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John Passant

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March 2013
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My interview Razor Sharp 18 February
Me interviewed by Sharon Firebrace on Razor Sharp on Tuesday 18 February. (0)

My interview Razor Sharp 11 February 2014
Me interviewed by Sharon Firebrace on Razor Sharp this morning. The Royal Commission, car industry and age of entitlement get a lot of the coverage. (0)

Razor Sharp 4 February 2014
Me on 4 February 2014 on Razor Sharp with Sharon Firebrace. (0)

Time for a House Un-Australian Activities Committee?
Tony Abbott thinks the Australian Broadcasting Corporation is Un-Australian. I am looking forward to his government setting up the House Un-Australian Activities Committee. (1)

Make Gina Rinehart work for her dole

Sick kids and paying upfront


Save Medicare

Demonstrate in defence of Medicare at Sydney Town Hall 1 pm Saturday 4 January (0)

Me on Razor Sharp this morning
Me interviewed by Sharon Firebrace this morning for Razor Sharp. It happens every Tuesday. (0)



Saturday’s socialist speak out

Asylum seekers are not the enemy. The real enemy is the dog whistling racist politician. Those who vilify refugees – the combined forces of the Liberal Party and Labor Party in Parliament – are our common enemy as the representatives of capital. We workers have more in common with the refugees on Nauru than with ‘our’ politicians.

Morrison’s comments about asylum seekers came on the back of one alleged sexual assault of a student at Macquarie University.

Morrison has been silent on the epidemic of sexual assault at Universities, but that epidemic involves white students. Where is his condemnation of the culture of sexism at St Pauls’ College for example? His silence reveals his real agenda, the vilification of refugees for crude political advantage. Is the Wildersisation of our politics proceeding at an increased pace?

Perhaps it is, given that the ALP rather than opposing this racist filth on principle, has joined the Liberals in the race to the racist bottom, making racist vilification, slander and even physical attacks part of the culture of life in Australia.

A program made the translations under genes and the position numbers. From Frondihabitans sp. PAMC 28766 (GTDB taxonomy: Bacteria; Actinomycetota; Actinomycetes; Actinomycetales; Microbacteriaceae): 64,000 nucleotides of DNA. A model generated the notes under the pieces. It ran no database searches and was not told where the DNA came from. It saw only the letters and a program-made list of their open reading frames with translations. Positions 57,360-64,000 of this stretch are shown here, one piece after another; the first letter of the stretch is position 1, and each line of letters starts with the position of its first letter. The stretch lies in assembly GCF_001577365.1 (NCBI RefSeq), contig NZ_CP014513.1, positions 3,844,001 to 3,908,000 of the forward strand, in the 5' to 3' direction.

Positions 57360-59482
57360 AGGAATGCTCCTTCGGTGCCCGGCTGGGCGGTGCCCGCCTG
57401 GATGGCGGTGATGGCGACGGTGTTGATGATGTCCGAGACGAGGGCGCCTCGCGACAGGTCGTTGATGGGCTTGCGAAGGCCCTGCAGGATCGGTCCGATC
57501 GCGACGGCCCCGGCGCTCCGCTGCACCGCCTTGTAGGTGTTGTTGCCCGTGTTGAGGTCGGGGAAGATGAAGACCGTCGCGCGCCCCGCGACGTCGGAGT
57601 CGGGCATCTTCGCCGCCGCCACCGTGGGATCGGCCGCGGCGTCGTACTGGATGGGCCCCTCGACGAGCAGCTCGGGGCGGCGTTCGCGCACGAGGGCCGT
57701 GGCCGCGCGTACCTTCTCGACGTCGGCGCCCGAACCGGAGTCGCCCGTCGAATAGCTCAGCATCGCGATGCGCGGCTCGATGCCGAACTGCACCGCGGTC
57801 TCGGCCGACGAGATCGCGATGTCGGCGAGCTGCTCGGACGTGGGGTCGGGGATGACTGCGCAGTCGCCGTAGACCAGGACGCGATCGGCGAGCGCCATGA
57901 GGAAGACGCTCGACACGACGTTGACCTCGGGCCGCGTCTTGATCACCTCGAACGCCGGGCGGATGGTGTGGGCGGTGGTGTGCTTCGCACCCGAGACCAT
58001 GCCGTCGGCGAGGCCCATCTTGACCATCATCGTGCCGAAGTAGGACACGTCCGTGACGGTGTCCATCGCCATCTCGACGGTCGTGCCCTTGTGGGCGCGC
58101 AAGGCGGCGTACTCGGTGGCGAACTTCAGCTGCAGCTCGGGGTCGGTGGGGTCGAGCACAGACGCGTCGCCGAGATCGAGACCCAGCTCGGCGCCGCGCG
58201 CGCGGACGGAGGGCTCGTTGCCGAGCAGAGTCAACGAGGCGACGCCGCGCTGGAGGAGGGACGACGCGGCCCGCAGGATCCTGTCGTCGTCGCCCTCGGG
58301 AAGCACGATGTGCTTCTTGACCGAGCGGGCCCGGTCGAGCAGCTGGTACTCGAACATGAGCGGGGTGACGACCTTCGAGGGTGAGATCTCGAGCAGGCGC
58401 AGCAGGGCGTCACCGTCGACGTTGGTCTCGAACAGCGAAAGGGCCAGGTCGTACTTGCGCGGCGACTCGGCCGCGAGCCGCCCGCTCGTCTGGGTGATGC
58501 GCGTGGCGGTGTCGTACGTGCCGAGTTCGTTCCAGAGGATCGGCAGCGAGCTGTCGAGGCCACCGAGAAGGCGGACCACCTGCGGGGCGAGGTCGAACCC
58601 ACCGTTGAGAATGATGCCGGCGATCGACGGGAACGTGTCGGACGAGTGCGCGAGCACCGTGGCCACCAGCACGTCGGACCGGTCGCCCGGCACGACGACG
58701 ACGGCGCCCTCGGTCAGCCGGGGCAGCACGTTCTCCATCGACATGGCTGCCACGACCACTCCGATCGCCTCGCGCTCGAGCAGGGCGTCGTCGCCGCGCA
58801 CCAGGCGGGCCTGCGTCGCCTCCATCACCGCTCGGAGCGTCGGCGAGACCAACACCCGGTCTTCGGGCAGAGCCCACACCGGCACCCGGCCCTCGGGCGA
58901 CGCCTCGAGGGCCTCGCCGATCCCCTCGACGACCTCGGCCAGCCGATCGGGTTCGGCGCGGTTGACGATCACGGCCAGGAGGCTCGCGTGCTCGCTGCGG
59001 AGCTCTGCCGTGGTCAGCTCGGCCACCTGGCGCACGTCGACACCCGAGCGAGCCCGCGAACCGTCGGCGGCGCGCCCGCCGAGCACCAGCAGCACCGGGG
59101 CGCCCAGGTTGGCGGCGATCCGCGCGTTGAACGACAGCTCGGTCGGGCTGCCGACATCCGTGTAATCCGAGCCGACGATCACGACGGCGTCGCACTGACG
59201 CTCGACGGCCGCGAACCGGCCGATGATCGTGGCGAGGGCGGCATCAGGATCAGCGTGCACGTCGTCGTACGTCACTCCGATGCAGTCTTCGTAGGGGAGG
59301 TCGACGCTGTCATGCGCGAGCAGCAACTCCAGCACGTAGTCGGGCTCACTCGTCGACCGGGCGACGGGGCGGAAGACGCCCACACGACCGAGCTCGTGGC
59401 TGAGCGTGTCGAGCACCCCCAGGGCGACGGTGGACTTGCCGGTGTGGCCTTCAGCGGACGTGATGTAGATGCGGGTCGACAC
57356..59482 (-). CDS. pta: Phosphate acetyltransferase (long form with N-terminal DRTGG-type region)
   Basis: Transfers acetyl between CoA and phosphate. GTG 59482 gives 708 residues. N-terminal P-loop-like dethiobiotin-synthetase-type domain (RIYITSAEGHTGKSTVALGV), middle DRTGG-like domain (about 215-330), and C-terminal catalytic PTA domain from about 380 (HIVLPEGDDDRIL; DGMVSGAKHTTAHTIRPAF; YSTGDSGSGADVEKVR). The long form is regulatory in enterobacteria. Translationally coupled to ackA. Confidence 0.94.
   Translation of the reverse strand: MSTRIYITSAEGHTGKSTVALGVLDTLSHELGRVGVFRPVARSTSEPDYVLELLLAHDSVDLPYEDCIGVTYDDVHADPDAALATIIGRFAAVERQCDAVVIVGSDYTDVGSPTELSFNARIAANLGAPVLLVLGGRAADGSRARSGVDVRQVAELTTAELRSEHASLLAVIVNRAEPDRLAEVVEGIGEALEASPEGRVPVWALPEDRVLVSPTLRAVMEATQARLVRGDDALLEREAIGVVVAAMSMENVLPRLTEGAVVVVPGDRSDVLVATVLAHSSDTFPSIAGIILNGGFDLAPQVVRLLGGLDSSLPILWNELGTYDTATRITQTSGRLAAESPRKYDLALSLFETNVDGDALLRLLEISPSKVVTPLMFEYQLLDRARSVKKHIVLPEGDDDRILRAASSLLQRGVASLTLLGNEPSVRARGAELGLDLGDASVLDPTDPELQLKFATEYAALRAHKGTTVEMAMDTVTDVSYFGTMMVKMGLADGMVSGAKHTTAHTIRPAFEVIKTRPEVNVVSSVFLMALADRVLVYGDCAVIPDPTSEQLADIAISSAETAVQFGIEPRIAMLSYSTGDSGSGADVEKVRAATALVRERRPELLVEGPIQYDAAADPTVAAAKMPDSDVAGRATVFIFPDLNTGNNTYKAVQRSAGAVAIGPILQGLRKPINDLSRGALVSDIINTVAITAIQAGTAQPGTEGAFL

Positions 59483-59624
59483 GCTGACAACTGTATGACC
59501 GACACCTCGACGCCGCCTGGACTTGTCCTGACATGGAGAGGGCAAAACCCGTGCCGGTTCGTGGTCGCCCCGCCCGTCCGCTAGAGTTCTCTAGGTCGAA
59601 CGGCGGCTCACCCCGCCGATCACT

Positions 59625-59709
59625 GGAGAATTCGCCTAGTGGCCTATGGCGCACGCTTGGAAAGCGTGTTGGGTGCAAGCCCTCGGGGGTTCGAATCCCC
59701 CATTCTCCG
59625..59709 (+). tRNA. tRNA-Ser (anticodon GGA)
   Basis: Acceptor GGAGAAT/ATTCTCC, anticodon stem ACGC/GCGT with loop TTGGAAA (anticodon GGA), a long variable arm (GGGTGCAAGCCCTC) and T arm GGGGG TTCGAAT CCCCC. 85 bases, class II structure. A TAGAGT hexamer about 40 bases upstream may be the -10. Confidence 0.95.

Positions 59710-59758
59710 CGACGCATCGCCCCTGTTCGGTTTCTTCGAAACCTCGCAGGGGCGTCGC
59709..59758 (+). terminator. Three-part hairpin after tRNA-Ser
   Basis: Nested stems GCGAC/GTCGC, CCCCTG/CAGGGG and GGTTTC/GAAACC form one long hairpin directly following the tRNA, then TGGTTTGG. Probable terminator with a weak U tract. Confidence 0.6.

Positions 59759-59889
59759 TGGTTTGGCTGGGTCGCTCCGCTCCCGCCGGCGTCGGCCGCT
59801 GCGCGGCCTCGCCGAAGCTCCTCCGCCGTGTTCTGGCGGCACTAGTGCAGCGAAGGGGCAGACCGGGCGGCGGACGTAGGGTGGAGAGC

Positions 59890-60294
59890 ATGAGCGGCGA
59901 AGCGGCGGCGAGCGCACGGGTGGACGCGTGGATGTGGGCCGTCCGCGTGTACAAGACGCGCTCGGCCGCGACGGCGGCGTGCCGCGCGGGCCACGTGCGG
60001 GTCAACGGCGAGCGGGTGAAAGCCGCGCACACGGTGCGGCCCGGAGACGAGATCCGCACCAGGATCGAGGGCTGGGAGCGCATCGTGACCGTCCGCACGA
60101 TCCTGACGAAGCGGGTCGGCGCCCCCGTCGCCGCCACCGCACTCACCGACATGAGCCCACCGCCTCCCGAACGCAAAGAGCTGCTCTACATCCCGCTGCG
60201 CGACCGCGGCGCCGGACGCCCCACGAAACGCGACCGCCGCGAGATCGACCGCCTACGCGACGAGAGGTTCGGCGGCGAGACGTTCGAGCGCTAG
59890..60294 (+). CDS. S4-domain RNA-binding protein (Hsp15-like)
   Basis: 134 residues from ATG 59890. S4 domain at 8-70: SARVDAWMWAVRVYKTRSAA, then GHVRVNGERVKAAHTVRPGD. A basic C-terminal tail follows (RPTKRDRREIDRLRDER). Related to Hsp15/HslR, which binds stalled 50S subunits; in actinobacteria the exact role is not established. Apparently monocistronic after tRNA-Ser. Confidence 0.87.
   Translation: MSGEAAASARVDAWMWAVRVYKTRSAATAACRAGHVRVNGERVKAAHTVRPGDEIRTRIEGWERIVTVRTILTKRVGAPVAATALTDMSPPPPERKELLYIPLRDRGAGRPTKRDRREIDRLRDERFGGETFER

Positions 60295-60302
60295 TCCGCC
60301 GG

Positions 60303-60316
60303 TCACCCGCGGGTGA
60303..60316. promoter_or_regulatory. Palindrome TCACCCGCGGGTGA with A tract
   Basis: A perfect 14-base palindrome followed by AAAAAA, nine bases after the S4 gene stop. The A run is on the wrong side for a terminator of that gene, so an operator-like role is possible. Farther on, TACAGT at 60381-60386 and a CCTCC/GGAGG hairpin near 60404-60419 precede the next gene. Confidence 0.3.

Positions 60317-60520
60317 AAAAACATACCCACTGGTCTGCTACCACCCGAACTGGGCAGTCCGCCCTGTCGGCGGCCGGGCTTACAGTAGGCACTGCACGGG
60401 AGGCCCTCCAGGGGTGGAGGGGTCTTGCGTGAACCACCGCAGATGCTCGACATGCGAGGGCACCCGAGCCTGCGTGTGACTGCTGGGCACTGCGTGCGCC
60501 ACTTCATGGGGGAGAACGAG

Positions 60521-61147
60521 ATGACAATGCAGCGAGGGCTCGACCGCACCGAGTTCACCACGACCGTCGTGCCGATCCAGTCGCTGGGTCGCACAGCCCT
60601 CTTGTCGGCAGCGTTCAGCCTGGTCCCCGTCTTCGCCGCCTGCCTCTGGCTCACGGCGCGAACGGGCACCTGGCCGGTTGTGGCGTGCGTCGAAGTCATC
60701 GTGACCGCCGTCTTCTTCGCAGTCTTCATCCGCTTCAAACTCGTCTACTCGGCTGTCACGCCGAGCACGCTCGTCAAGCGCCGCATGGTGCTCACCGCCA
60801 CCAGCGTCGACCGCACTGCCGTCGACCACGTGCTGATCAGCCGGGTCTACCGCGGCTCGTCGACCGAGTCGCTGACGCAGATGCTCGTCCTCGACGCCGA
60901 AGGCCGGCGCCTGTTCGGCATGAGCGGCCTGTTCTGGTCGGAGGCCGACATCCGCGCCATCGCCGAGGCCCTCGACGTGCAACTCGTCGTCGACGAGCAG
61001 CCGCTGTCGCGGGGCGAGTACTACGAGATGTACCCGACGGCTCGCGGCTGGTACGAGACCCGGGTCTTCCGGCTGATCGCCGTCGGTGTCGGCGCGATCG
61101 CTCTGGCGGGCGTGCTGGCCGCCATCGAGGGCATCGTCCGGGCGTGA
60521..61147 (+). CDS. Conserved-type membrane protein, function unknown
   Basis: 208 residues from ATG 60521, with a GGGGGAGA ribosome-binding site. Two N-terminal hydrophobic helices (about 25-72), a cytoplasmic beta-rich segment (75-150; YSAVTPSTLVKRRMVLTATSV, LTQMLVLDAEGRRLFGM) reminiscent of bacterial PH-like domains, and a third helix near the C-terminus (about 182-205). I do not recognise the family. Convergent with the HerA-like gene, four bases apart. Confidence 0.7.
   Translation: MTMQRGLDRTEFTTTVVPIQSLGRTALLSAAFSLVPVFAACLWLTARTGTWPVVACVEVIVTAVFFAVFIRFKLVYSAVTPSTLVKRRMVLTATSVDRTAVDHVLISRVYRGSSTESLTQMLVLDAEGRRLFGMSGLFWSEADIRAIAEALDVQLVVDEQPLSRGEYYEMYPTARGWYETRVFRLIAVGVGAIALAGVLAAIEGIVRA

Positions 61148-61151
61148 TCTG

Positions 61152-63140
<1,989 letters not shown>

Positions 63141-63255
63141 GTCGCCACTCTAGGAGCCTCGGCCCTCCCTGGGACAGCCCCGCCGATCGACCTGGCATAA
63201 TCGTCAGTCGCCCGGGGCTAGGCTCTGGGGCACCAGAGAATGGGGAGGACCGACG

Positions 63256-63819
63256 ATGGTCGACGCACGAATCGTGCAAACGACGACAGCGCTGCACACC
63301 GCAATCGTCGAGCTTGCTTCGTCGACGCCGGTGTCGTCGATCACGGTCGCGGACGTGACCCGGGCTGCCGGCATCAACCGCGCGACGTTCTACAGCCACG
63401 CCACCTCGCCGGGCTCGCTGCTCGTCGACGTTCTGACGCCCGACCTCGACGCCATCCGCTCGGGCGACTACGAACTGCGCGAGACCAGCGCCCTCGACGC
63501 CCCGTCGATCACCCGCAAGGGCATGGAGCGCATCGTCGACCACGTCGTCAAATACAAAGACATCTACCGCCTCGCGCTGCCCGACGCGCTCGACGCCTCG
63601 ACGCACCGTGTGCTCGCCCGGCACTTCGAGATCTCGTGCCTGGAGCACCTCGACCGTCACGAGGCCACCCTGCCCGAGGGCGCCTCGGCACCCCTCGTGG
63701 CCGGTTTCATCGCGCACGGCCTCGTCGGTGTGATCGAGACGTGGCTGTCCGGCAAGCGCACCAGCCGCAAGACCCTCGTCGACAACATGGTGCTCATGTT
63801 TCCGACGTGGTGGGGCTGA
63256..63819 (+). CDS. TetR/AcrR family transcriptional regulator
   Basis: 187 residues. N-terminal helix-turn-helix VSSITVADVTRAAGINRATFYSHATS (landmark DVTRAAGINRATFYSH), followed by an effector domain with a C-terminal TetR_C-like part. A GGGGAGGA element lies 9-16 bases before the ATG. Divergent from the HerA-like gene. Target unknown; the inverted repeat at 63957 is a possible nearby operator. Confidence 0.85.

It is the Gillard Labor government for example that is deporting Tamil refugees back to Sri Lanka, the country that rapes and tortures Tamils, and covering up the brutal genocidal reality of that regime. The Labor government’s expediency, its dumping of any principles, is because it wants, like Abbott, to stop the boats. This is a policy of vilification, of abuse, of violence.

And all the while the 10.9% unemployment rate (according to Roy Morgan research) goes unnoticed and unremarked. The underlying anger remains but the real target for anger, the bosses and their rotten system that condemns millions to unemployment or underemployment, escapes from sight while we focus on a few thousand refugees and the non-existent ‘threat’ they pose.

Unions and a party of the left could challenge this by mobilising the working class in defence of refugees and against the racism of the Liberals and the Labor party. No fighting party of the left exists.

Unions and the left could address unemployment by mobilising workers to take over and run the factories for the benefit of society, not to make a profit. They could address it by mobilising against unemployment.

Instead unions are mounting an ambiguous campaign against 457 visas which puts ‘Aussie’ jobs first rather than fighting to make sure all workers on 457 visas receive award rates and conditions. Foreign workers aren’t the enemy; Australian bosses are.

Julia Gillard’s holiday in the West must be going well. Apart from vilifying refugees she has been pretty quiet. While unemployment on average might be 10.9% according to Roy Morgan, in Western Sydney it is consistently 2 to 3% higher than average. The real way to win back Western Sydney for Labor would be a massive jobs program rather than pandering to backward and racist sentiment in the area.

Last week Gillard released a $1 billion job package for the manufacturing sector. It won’t work. It is, like much Labor policy these days, spin and photo opportunity, to give the impression of action without actually doing anything real and concrete because that would cost money. It is King Canute stuff in light of the structural forces and the changes they are imposing on Australian society.

One way to defend manufacturing jobs would be to get rid of the profit motive and begin the transition to a fully renewable energy society. It is not profitable to do that udner capitalism, so it doesn’t happen. Such a society can only be structured around wind farms, solar farms and the like, all job creators.

Saving the environment and creating jobs is the future, not dirty energy and no jobs, which is what both Labor and the Liberals are offering us or will offer us.

Bradley Manning is a hero. He released documents to Wikileaks to expose the real and bloody nature of US imperialism.

US imperialism is now also openly supporting favoured elements of the Syrian revolution with military rations and medical supplies. Britain has gone further. It is supplying so-called non-lethal equipment such as vests, vehicles and night-vision goggles.

The knee jerk anti-imperialists of the Assad loving left will use this to push their support for the brutal dictator. There is a political revolution going on in Syria and the left must support the revolutionaries. There will be different groups in the mass movement against Assad. These includes secularists, liberals, revolutionaries, Islamists, moderates and the like.